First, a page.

Scotland's Isle of Arran is a thriving island that has been described—with good reason—as "Scotland in Miniature." The Highland Boundary Fault bisects the island so its southern half is all rolling hills and farmland, and the north is a wild landscape of mountains and glens similar to the Highlands.
The warm Gulf Stream enables palm trees to grow, and human activities flourish as well. Visit Arran Aromatics, which sells soap, candles and skin-care products (http://www.arran.com), Arran Brewery (http://www.arranbrewery.com), the Island Cheese Company (http://www.arranscheeseshop.co.uk) and the Isle of Arran Distillers (http://www.arranwhisky.com). While there, be sure to visit Cir Mhor and Glen Rosa for the views. The Standing Stones on Machrie Moor, while not as spectacular as the Callanish Stones on Lewis, are nevertheless worth visiting.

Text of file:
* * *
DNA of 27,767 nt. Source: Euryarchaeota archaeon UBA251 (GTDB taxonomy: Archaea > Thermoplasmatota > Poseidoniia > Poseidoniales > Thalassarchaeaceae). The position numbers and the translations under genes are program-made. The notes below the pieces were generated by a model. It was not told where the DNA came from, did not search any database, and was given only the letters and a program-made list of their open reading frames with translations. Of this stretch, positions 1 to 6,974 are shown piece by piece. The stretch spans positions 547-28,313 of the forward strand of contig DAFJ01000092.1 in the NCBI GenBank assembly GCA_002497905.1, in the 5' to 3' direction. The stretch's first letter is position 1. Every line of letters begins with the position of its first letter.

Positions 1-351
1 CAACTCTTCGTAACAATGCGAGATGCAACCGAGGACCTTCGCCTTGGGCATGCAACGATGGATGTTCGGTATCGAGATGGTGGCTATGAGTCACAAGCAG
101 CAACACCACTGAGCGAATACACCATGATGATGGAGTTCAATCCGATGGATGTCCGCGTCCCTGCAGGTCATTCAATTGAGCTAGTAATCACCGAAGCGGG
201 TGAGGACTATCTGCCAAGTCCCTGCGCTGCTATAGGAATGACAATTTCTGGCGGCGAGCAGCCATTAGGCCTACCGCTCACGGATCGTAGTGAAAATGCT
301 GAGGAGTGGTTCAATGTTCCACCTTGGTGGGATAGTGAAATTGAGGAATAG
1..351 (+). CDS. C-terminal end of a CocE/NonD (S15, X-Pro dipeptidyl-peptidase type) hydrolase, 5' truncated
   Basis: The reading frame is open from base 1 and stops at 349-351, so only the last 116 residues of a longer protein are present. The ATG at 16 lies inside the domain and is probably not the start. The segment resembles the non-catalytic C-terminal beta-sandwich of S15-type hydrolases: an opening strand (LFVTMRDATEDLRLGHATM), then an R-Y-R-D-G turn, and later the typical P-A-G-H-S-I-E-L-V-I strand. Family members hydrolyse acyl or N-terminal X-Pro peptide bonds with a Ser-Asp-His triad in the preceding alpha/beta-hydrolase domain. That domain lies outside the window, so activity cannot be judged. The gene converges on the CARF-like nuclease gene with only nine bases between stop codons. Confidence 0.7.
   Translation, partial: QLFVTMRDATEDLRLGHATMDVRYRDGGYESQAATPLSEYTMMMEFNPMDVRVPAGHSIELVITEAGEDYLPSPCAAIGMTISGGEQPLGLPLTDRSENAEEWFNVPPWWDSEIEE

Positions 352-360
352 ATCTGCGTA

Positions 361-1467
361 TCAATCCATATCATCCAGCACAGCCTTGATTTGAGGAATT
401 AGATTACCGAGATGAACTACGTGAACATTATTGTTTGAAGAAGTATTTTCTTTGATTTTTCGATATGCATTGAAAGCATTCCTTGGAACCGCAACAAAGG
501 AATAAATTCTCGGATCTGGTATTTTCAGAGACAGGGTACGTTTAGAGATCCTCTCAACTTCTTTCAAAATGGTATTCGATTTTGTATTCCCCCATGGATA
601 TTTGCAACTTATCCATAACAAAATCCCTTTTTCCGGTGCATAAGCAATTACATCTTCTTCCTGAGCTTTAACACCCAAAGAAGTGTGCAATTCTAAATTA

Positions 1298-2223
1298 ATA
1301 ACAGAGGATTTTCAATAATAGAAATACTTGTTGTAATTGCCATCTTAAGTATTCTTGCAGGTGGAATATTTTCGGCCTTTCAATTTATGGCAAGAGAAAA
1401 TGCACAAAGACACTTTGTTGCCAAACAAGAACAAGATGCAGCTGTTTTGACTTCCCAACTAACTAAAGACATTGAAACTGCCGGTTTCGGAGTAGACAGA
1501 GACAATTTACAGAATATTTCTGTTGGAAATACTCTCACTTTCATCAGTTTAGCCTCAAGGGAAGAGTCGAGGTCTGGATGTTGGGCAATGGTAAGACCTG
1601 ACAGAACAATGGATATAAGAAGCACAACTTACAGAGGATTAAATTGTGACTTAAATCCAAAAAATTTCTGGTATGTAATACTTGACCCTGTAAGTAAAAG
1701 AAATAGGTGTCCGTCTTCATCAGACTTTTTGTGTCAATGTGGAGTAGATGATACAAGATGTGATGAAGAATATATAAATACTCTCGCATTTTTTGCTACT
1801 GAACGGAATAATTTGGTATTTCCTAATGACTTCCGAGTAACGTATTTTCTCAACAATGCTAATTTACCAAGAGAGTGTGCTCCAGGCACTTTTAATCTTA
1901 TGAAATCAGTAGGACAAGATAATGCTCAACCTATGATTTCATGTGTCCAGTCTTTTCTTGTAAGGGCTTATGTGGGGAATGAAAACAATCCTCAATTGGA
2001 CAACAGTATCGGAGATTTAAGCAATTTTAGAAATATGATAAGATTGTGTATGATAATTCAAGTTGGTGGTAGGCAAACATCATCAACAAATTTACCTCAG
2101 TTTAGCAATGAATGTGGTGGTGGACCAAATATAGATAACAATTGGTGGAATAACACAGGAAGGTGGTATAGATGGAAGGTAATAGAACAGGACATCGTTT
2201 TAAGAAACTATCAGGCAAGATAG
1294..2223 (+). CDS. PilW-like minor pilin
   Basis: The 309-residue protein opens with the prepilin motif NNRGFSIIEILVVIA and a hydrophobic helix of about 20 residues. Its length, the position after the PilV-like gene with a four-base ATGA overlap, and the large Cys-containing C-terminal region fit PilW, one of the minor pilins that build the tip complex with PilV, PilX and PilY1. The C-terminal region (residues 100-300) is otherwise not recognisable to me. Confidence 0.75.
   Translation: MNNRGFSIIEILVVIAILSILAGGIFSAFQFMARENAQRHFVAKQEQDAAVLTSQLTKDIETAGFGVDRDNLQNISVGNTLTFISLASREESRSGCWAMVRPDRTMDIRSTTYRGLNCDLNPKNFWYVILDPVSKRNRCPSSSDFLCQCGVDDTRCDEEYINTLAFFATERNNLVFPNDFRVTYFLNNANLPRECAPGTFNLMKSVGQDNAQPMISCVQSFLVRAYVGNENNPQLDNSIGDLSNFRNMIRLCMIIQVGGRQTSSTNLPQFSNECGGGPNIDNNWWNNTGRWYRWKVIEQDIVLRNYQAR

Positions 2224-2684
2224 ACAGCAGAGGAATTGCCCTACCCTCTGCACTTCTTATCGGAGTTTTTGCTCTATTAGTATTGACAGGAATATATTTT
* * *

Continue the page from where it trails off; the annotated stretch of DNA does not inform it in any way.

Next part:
Arran is an excellent option if you don't have enough time to travel farther north. If you plan to go, we recommend a two-night stay. The island is most directly reached by Calmac ferry from Ardrossan. http://www.calmac.co.uk.
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